Some thoughts on Threads + AMA about software design, social systems, etc.
Another point: Substack Notes is a great example of the power of network effects. It's an interesting product not because the software is special, but because writers I like are already there. It's all war of the networks imo.
(PS: Do a growth bro a solid and make the share to Notes comment checkbox default-on)
I'm not a person who jumps on something when it first comes out.
I like to watch it a while, then stick my toe in, almost as if it's water in a pool
Then again, I've had dealings with being banned from Facebook and Almost got banned from Insta for saying that men can't be women.
When you can't tell people the truth, there is no reason even gracing them with your presence.
Did I say the thing you foot@‘d me about? I don’t remember
Would you ever consider giving Taegan MacLean the power of short form video on Substack Notes? Would you consider him being given access to something like Reels in this space to be a net positive or negative for the entire world, the future of humanity, and our hopes of one day becoming an interstellar civilization?
nice threads, Mills 🙏🏼
Apparently, you have also been recommending The Beginning of Infinity. I picked it up almost by accident in a small English-language bookstore in Tokyo years ago and have raved about it to whoever would listen, which is a much smaller set of folks than yours, I’m sure.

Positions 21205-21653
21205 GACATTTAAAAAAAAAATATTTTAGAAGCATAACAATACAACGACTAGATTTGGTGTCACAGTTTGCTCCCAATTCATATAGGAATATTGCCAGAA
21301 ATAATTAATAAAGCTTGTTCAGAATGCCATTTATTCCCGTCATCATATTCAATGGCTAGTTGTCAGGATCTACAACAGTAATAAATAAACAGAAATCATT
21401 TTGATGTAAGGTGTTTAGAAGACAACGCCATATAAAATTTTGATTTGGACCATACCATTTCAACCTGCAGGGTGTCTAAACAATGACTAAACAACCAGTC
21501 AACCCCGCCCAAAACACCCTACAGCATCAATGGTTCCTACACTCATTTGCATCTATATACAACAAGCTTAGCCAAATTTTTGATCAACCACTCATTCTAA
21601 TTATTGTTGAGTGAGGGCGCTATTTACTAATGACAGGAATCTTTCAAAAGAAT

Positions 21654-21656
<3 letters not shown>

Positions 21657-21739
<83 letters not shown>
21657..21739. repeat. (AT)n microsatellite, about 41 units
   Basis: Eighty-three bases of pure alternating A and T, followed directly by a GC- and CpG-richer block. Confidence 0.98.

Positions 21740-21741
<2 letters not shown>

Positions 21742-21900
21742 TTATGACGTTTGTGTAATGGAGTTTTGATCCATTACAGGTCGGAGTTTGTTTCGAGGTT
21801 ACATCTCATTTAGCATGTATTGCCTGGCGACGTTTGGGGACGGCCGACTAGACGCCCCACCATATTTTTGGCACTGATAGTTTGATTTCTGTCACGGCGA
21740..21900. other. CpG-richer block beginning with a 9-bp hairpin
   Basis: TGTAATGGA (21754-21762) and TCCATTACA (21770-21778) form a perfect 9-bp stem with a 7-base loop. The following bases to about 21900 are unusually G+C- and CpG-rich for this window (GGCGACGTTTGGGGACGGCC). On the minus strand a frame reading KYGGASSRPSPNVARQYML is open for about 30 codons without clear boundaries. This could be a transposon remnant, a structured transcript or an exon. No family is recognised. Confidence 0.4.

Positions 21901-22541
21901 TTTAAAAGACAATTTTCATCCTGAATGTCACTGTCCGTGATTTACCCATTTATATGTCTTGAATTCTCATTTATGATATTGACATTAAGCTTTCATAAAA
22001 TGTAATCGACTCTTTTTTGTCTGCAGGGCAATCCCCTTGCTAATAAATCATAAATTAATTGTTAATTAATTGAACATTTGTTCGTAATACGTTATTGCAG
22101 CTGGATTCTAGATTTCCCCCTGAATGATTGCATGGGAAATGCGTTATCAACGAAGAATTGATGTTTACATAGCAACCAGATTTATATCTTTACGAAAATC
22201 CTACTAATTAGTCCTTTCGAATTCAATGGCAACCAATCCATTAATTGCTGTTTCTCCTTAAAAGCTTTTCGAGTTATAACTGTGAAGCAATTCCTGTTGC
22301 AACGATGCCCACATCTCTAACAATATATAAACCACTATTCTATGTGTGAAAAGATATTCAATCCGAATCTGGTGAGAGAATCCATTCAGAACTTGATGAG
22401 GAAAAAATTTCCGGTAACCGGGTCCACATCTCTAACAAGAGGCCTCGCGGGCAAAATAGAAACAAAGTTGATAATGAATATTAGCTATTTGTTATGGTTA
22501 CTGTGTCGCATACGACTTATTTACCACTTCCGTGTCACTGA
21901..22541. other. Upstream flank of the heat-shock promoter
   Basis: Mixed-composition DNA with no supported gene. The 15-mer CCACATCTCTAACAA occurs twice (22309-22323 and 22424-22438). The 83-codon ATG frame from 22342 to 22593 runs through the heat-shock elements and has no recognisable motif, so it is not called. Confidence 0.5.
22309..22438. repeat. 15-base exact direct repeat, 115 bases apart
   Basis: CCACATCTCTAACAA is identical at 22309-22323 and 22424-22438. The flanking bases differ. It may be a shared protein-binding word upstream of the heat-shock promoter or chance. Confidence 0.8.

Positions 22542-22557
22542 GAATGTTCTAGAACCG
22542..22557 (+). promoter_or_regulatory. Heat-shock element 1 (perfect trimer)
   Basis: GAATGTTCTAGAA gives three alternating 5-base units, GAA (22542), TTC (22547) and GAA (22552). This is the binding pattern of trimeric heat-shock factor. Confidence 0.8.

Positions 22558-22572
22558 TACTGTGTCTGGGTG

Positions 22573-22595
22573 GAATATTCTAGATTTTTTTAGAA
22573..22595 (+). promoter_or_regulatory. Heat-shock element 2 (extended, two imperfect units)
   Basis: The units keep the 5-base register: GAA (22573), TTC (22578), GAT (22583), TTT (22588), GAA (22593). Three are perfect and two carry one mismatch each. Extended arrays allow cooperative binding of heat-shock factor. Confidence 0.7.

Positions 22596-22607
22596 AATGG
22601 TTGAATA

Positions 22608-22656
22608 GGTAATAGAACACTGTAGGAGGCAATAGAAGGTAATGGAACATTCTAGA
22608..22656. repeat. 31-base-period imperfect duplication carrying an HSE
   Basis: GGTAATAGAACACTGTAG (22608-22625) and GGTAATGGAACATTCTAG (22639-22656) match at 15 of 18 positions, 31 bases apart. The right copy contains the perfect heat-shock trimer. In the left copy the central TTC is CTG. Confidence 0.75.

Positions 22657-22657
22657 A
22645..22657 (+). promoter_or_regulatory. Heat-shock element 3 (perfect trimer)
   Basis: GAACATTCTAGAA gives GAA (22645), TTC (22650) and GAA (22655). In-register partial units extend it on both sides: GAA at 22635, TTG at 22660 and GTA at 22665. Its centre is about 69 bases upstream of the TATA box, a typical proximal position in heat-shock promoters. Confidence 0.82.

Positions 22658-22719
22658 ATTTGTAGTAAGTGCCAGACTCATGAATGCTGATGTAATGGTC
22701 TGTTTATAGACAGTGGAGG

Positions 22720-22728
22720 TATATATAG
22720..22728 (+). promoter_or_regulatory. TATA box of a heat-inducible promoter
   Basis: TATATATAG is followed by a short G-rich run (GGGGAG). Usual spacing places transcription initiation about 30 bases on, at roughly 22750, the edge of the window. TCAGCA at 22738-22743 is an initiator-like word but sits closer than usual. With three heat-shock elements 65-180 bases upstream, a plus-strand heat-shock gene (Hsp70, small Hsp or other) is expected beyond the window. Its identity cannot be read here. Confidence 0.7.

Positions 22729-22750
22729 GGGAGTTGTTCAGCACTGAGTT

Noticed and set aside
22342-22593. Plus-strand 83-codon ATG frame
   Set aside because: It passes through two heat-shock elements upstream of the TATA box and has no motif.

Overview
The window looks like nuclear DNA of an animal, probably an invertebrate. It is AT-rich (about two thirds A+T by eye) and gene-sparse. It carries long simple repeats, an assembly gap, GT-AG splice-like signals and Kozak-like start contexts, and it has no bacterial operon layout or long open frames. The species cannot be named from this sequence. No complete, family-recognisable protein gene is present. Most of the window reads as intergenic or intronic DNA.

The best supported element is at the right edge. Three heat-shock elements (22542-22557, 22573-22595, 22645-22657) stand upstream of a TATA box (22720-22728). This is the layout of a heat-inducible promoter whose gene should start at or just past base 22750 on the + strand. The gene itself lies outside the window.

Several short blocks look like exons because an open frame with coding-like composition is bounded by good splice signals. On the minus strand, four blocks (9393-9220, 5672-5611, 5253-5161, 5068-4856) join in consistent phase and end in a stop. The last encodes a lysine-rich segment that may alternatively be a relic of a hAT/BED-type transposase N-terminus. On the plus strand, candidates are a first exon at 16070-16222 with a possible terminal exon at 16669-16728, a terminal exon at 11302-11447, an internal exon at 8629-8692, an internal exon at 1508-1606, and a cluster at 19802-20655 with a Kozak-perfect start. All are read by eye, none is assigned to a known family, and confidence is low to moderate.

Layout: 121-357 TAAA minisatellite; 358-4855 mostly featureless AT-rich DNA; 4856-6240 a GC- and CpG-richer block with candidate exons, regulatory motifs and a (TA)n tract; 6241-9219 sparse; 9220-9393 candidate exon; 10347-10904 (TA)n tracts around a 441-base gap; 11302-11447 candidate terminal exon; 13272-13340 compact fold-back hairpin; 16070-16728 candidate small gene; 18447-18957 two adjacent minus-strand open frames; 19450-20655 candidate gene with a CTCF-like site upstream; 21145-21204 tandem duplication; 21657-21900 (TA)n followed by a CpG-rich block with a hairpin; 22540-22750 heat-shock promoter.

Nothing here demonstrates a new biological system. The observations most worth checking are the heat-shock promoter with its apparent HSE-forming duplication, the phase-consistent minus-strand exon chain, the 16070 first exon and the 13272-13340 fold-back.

This has nothing to do with your post, and I’m okay with that.
Do you use ML to derive connections and make recommendations on Notes? I remember reading somewhere that the algorithm that drove feeds on Twitter and Facebook was no longer completely knowable by engineers. I realized it had to be ML and some form of AI at that point. It's no longer a simple set of conditionals.
Between myself and another software engineer at work we own the knowledge of about 20 services and it's nearly impossible to remember what they all do exactly. I can't imagine at the level of social media without automation.
Hmmm I don’t know, I struggle with this in a few angles:
1. I don’t think software is that commoditized at the quality level we are playing. Sure, anyone can do a B2B software because the software doesn’t matter much, but consumer social engineering is still very hard from a product POV. (Substack can create a twitter clone or an X clone, but finding a superior offering – however defined – seems hard)
2. Perhaps the difficulty is moving upstream. With TikTok or Can of Soup, there are serious engineering challenges (of the FB type you describe) in creating the feed and the mechanism for content creation. This is akin to the DD “I don’t think about heating in Oxford but I’d die without it dynamic”
3. It is yet unclear whether these variations on a product (twitter clones being the zeitgeist example right now) are going to be adopted at all! If the big network players still own 99-95% of the market… can you say no more winner-take-all?